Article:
About a year after Ty and I were married, I lost my job. The small graphic design firm that I worked for filed for bankruptcy, so we suddenly found ourselves living off of his Young Life Internship stipend- all of which had to be raised ourselves. We were toying with the idea of starting The Happy Envelope, but with our extremely limited resources, we just weren’t sure. It was during this season that we were introduced to the incredible story of George Muller, through a biography that someone gave Ty.
George Müller was the son of a wealthy aristocrat in then Prussia, current day Germany, in the early 1800s. In his younger years, he sowed wild oats and lived a life of debauchery and pleasure-seeking, until one day he had a spiritual encounter that sent him on an about-face towards the Lord. While the entire life of George Müller is interesting, here’s the meat: Mr. Müller set up orphan houses in England and was responsible for the care (food, shelter, clothes, education) of over 10,000 orphans over his lifetime. While that’s amazing, it's not actually the thing. He did it all without ever asking for donations of any kind from people but relying solely on prayer.
George Müller relied one hundred percent on the Lord to meet his needs. He never presented those needs to people, but only directed them to God. He never went into debt. He believed so wholeheartedly in prayer and God’s provision that in one well-documented instance, he sat down for breakfast with his orphanage staff and all the students (about 200 people at the time) and prayed thanks even though they had nothing to eat. Moments later, there was a knock on the door and it was the local baker, who had felt a heavy pressing on his heart that morning to deliver a load of bread to the orphanage immediately.
Müller is quoted as saying, “Every child of God is not called by the Lord to establish schools and orphan houses and to trust in the Lord for means for them. Yet, there is no reason why you may not experience, far more abundantly than we do now, His willingness to answer the prayers of His children.” This was a man who fully devoted himself to prayer in belief that he was talking to the one who could actually attend to his needs. He genuinely delighted in the Lord and believed that He would equip and provide for every need of every day.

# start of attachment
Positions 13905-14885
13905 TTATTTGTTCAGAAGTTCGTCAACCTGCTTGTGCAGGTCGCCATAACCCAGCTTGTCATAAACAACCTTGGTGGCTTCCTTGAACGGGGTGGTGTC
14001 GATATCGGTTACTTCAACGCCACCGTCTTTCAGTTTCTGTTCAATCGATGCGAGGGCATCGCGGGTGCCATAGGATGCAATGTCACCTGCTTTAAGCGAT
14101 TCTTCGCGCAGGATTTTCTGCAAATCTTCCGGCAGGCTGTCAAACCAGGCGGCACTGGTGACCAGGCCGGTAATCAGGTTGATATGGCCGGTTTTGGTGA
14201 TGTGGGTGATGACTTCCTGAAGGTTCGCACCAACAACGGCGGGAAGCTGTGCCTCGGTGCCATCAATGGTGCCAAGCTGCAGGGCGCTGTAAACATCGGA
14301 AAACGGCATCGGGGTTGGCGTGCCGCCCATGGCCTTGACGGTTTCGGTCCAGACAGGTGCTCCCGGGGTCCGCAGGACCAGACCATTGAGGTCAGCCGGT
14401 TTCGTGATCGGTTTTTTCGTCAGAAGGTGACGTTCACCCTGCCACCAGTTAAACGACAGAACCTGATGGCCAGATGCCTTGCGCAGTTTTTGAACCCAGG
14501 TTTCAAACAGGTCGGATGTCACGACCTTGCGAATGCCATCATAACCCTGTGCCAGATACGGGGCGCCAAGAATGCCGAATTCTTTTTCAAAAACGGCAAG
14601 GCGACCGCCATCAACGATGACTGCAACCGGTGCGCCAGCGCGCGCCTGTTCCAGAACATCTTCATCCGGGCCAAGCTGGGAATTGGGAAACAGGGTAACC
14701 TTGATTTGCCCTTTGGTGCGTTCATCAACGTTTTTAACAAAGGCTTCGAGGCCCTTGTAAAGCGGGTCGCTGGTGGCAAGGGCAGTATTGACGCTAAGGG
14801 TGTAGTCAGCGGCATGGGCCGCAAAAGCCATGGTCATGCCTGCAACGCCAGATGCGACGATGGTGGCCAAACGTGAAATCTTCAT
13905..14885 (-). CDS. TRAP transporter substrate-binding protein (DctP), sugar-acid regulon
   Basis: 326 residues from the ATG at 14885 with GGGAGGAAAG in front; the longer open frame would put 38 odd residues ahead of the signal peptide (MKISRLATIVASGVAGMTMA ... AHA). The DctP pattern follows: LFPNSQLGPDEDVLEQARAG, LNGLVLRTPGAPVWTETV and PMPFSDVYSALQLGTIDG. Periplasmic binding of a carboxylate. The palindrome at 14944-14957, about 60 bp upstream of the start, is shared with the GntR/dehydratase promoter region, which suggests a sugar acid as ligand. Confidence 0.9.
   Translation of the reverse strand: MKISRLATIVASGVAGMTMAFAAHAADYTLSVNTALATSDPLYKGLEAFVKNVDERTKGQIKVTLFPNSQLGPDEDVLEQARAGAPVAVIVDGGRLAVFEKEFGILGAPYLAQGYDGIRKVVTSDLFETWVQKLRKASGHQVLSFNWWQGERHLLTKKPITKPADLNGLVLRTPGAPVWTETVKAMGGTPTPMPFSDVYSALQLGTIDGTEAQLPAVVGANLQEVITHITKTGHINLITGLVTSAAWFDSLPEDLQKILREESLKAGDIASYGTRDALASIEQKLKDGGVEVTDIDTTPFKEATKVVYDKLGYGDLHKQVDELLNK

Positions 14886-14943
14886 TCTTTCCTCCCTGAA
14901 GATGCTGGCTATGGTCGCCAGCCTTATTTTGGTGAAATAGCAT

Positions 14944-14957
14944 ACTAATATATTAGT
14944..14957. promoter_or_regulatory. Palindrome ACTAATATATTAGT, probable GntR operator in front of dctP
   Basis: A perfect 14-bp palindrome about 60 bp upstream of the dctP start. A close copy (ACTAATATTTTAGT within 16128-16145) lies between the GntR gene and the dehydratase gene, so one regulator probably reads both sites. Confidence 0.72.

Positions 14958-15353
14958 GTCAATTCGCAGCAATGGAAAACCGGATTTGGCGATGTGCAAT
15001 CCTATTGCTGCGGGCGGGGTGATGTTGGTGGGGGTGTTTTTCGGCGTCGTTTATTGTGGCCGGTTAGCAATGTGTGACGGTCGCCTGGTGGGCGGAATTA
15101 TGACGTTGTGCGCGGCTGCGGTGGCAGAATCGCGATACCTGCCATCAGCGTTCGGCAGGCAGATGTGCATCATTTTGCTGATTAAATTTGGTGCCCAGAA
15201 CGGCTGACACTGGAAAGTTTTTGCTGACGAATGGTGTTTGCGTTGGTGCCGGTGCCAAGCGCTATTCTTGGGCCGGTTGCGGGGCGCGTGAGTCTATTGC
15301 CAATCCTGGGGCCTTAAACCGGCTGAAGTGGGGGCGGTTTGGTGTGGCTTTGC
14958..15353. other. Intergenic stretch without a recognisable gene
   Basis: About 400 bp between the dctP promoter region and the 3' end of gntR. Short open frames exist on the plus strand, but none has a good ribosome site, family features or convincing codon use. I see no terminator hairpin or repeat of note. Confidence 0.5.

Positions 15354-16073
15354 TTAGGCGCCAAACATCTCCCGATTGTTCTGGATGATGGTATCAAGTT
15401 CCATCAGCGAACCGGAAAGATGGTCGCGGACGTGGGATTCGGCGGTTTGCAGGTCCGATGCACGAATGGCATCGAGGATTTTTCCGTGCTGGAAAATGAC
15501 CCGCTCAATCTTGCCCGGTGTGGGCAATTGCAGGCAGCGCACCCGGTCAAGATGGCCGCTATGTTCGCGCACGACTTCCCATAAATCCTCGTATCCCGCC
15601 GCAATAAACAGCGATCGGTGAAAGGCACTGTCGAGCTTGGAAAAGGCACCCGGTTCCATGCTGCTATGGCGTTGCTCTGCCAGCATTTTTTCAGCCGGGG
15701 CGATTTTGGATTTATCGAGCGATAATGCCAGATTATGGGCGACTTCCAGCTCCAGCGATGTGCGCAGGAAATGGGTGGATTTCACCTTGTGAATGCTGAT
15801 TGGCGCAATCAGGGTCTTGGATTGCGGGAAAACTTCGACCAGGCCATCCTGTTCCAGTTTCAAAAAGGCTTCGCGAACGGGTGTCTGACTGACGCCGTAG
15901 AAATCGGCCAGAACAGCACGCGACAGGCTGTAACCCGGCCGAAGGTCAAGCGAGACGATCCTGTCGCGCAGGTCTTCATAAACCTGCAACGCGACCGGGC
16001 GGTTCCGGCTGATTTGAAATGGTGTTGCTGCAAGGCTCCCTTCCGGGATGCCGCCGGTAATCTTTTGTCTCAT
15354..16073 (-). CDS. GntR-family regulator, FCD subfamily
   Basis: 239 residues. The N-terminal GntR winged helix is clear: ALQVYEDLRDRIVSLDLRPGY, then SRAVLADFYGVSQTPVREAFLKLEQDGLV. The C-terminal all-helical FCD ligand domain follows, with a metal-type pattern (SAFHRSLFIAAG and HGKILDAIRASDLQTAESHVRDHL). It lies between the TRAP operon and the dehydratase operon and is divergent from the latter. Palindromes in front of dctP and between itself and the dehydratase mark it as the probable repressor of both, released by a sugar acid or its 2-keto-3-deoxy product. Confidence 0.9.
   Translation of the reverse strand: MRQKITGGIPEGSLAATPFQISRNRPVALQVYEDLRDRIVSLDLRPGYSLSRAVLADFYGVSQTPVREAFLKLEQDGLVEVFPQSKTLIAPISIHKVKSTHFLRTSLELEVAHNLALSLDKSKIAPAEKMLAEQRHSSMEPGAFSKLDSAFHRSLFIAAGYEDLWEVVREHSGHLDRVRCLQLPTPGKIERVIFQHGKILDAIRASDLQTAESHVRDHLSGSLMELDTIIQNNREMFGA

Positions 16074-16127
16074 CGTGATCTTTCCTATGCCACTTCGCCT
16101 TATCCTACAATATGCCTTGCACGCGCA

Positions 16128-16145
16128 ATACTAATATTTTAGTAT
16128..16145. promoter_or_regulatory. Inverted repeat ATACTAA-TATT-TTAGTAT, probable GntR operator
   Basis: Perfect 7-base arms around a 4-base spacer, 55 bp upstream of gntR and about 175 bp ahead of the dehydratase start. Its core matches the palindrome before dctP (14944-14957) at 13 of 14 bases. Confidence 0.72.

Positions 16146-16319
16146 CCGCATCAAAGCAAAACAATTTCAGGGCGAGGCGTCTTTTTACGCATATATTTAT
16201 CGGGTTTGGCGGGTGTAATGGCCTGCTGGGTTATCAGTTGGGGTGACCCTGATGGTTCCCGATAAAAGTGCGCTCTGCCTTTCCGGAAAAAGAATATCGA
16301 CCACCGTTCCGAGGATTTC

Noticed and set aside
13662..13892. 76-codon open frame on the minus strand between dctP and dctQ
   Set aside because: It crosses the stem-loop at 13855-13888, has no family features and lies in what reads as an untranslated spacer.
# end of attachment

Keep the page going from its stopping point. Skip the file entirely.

This is a remarkable life. There are multiple biographies about this man because his story is inspiring and astonishing. But should it be unremarkable? Isn’t his approach exactly what all Christians are called to? Probably not providing for thousands of orphans, but just in our heart posture for day to day life and needs? We say that we believe that God is King, that he has power and authority, that He moves mountains and changes hearts and that the entire world’s worth of wealth is in his hands. And we also believe that we are his children, that he loves us, that he “inclines his heart towards us” and when “this poor man cries, the Lord hears him and delivers him from all his trouble.” In short, God is able and God is willing. We say we believe those things… so why don’t we trust him like George Müller did?
So, Ty and I read the biography together. We loved it and discussed it and found it fascinating, but then we put it down and walked away. There was no epiphany or light-bulb moment. It is only in retrospect that I see why God orchestrated that book into our hands early in our marriage. He was well aware that we’d need the encouragement of George Müller’s story soon enough.
Over the next weeks, I’m going to tell you some stories. These are stories from my life and they are stories about prayer, about God’s remarkable provision, and about his guiding hand. I’m more and more convinced that we are given our experiences, not to hoard them—learning and growing only for ourselves—but to share them for the benefit of others. My hope is that you’ll be refreshed, encouraged, and maybe even astonished enough to try Him out with wherever you’re lacking. Maybe you’ll even find yourself satisfied in ways you never thought possible.
“After the Lord has tried our faith, he, in the love of His heart, gives us an abundance. For the glory of His name and for trial of our faith, He allows us to be poor and then graciously supplies our needs.” –George Müller